By Margie Wuebker
"The Lord works through children in a special way," Pastor Randy Christian told The Lord's Church congregation Sunday morning. "I think we're in for a real blessing."
Children, ages 3 to 12, marched down the side aisle for a special service conducted totally by the member's children.
Some wore costumes; others their Sunday best. The youngest waved to their parents and grandparents while the oldest looked straight ahead using the last precious minutes to recall their lines.
Collin Louder, sporting a jeweled crown and regal cape, portrayed King Nebuchaadnezzar, the tyrant responsible for a gold idol standing 90 feet high and 9 feet wide. He summoned people to Babylon, ordering them to fall down and worship the image at the sound of musical instruments.
The 10-year-old paced back and forth delivering his lines with emphasis. He paused at one point as if deep in thought and then continued his dissertation with the slightest hint of a smile. Instead of inspiration from heaven, all he needed was a bit of prompting from the sidelines.
"My favorite part was arguing against the god of Shadrach, Meshach and Abednego," Louder said after the service. "The truth is you can't argue against God. He's stronger than Nebuchaadnezzar and all his subjects."
The monarch, upset because the Jewish trio refused to fall down and worship his towering idol, ordered them thrown into a blazing furnace stoked seven times hotter than usual. But the flames had no effect on the men inside the furnace.
A look of total amazement crossed the king's face as he proclaimed, "Look, I see four men walking around in the fire unbound and unharmed and the fourth looks like the Son of God."
Davy Thomas, who portrayed Shadrach, needed no time to contemplate an answer when asked about his favorite part of the production.
"I really liked getting thrown into the fire," he said with excitement. "The flames were not real but that didn't matter. God was there to protect Shadrach and the others from being hurt. They didn't get singed or anything."
According to the Biblical story, Nebuchaadnezzar became a changed man that day, moved by the trio who were willing to give up their lives rather than serve or worship any god except their own. He ordered the idol toppled and followers rushed forward. The stage prop of the idol, painted on a length of brown paper, fell to the carpeted floor with a rustle. The actors as well as the adults watching from nearby pews leapt to their feet and cheered.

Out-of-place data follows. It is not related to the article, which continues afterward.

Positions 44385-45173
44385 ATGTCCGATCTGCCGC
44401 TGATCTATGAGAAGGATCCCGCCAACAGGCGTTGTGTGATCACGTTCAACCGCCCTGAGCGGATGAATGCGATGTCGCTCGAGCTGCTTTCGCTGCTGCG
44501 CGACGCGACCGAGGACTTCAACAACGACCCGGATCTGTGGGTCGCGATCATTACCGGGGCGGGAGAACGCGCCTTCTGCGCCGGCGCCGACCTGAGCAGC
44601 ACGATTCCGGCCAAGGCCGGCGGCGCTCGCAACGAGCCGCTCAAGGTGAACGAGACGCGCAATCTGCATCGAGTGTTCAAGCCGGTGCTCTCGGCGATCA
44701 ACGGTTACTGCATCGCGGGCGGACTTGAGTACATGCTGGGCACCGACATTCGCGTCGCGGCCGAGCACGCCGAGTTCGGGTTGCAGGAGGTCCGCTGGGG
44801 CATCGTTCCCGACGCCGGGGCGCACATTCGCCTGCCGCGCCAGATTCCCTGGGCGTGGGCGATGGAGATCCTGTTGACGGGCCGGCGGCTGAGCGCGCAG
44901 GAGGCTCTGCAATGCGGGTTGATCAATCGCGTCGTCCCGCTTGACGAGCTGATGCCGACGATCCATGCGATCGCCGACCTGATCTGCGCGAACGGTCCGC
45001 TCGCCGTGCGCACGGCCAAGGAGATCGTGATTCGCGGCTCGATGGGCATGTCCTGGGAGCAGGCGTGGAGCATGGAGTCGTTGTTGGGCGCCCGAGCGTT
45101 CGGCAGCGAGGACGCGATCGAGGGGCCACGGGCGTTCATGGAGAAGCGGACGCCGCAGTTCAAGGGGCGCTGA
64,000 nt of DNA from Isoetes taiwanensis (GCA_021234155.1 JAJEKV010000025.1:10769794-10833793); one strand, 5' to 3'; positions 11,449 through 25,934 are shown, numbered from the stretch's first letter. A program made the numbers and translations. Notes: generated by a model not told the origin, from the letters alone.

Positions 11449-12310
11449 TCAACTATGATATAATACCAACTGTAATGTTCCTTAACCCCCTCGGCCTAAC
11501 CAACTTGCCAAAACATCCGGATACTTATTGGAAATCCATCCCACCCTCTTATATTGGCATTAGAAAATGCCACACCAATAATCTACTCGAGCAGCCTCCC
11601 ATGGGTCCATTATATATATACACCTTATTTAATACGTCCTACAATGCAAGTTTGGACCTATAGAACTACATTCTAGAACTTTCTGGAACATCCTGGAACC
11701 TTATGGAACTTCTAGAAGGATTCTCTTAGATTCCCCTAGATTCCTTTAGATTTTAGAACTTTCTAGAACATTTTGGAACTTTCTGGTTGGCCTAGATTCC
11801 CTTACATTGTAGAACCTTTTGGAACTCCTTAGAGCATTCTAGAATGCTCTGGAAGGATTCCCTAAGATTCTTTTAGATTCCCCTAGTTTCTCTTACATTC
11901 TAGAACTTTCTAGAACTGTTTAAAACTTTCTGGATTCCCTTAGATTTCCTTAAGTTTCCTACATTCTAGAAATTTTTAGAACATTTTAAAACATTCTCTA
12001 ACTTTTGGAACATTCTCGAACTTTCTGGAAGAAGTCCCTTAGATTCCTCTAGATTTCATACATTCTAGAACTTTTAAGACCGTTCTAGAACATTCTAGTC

Louder also delivered the message for the day entitled "Dare to be a Daniel," which recalled the always faithful Daniel surviving a visit to the lions' den with nary a scratch.
"I never knew Daniel but he was a real lucky guy because his God was with him," the boy said again pacing back and forth. "We trust in our God just like Daniel trusted in his God. The power of the lions was really powerful but God's power proved to be the strongest of all."
Continuing the Bible story, Louder left old and young with something to ponder during the coming days. "Daniel prayed three times a day and God heard him. How many times do you pray each day?" he asked.
Silence enveloped the church as the question hit home. Applause erupted from all parts of the congregation. A few like the pastor wiped tears from their cheeks.
Louder proclaimed the time had come to take up the offering as people pulled billfolds from pockets and purses. A look of consternation crossed his face and he then put a hand to his forehead, quickly adding "Forget it. We have to do altar call first and then the offering."
Scripture memorization and songs completed the program. The production went off remarkably well as youngsters stepped over electric cords. The microphone falling from grace on just one occasion. One little girl rushed from her place on the steps to deposit a generous wad of gum into a tissue held by a helper. The 3-year-old ran back to join in a rousing Jesus cheer. Nibbling nervously on freshly painted fingernails -- pale blue to contrast with her blue velvet dress -- she joined in the singing of "This Little Light of Mine" and "Heaven Is a Wonderful Place."
Tricia Christian wrestled with ideas for the youth service but came up empty-handed until she turned on the television one day and heard a line of scripture from Daniel 11:32 -- "They shall know their God and do great exploits."
The pastor's wife admitted a Wednesday night practice left much to be desired after six weeks of work. Thankfully, the hastily scheduled Saturday rehearsal fared much better.
"The Lord works in mysterious ways," she said. "And I sense his presence in each and every one of those beautiful little faces."